5 tips to ease your children into a sleep routine for the school year

A tired child may not be able to perform academically well. Establish good sleeping habits early.
A tired child may not be able to perform academically well. Establish good sleeping habits early.

During the December holidays you might have become more relaxed about your children’s routines. But according to experts, it's a good idea to get them back into their normal habits before school starts.

And with the new year in full swing, you might want to consider the following tips:

Research has established time and again that a lack of proper sleep results in poorer academic performance in children, as a lack of sleep affects the brain, cognitive function and impulse control. There is also a higher risk of behavioural problems among children and teenagers who do not get adequate sleep.

“Sleep is as important for children as physical exercise and a healthy diet. Children who get less than eight hours of sleep at night are likely to get lower grades than their well-rested classmates. When children are tired, their cognitive abilities – memory, creativity and decision-making – are affected. When pressured to focus on school subjects, they may appear moody, cranky or just frustrated due to lack of concentration,” says Dr Kent Amstutz, a developmental-behavioural paediatrician.

And too much time spent using devices such as smartphones and screens can also impair sleep. Studies have shown that the blue light emitted by these devices can affect our circadian rhythm.

So, while you might all still have that holiday feeling, it’s crucial that you make an effort to re-establsh a routine for the new school year:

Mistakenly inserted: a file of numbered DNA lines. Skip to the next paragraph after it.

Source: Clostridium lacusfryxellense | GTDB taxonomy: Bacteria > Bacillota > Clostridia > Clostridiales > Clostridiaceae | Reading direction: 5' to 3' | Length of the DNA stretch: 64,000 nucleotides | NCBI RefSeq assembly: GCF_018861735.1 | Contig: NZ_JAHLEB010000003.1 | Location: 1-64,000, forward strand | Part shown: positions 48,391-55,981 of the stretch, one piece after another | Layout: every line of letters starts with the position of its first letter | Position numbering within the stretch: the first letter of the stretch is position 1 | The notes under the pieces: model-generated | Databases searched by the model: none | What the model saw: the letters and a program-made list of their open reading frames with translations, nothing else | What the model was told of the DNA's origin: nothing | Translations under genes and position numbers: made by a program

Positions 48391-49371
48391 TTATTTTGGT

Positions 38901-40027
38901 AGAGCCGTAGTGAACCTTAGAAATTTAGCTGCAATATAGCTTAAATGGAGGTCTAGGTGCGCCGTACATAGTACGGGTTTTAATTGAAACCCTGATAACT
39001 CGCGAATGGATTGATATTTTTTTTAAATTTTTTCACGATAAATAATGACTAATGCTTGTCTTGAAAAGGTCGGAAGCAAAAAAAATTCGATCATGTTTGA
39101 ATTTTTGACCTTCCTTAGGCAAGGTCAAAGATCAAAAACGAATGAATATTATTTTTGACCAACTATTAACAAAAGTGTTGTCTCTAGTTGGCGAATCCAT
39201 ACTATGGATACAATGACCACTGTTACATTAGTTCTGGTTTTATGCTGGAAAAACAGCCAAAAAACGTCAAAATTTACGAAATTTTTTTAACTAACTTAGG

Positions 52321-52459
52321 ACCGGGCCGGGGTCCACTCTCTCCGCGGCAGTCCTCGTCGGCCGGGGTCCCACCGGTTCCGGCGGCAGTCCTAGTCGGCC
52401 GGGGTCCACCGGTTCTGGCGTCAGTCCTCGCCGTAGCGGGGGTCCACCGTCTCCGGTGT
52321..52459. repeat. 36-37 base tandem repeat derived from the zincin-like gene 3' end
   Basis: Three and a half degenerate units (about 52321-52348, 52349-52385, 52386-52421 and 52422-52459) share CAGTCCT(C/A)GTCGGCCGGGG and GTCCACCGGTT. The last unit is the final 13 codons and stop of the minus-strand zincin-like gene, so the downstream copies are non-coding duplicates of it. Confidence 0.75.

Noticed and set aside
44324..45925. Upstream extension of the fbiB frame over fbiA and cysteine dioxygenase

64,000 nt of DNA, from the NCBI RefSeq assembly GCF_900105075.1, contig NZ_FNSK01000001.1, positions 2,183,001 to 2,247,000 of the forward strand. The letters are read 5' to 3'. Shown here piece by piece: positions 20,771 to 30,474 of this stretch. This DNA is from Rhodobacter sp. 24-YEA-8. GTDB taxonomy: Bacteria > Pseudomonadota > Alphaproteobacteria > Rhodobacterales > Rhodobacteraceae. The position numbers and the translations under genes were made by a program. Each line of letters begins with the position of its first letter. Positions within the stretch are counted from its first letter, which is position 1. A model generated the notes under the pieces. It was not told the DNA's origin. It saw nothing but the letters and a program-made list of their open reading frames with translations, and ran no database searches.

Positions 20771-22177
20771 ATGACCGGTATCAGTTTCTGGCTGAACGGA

1. Create a calm, comfortable sleep area

Declare bedrooms a no homework zone. Limit the use of devices such as laptops and smartphones in the bedroom. Ensure that the room is dark, the bed is comfortable and that the temperature is comfortable. Every child is different, though – establish what your child needs in order to fall asleep easily.

Rested girl in her bedroom

2. Limit screen time before bed

You shouldn’t only ban electronic devices from the bedroom, but children should start winding down and stop interacting with screens at least an hour before bedtime. Encourage them to read or listen to soothing music instead.

Girl staring at tv screen

3. Encourage afternoon exercise

Physical activity during the afternoon can promote better sleep at night. Taking part in school sports might help your children sleep better, but start encouraging exercise and play time during the holidays – take a walk, go swimming or play in the garden for a few hours instead of watching TV.

Father and son playing ball

4. Limit caffeine and sugar in the evening

Children may enjoy more treats during the holidays, but gently ease them into healthier habits as the school year approaches. Caffeine and sugar can impair sleep. Avoid caffeinated beverages such as coffee, tea and carbonated drinks during the afternoon and at night, and offer healthier dessert options instead of sugar-laden ice creams and cakes.

Girl eating sugary donut

5. Create a consistent routine

Start thinking about a consistent routine for the afternoons and evenings, and stick to it. When the school year kicks off and homework piles up, the shock and stress will not be too great. Make a rule that homework and tasks should be completed well before bedtime and that school bags and sport kits are packed and ready. This will eliminate the chaos right before bedtime when your child remembers that big assignment that needs to be handed in first thing the next morning.

Are they getting enough sleep?

You might have set the routines, but are your children getting quality sleep? Gauge their behaviour. If you spot any of the following symptoms, it might be a sign that they are not getting adequate sleep:

  • Irritability and moodiness
  • A lack of concentration, incomplete homework, missed assignments
  • A lack of energy during the day
  • Looking pale and exhausted
  • Clumsy movements like tripping over objects
  • High energy levels at night and difficulty winding down

Image credit: iStock 

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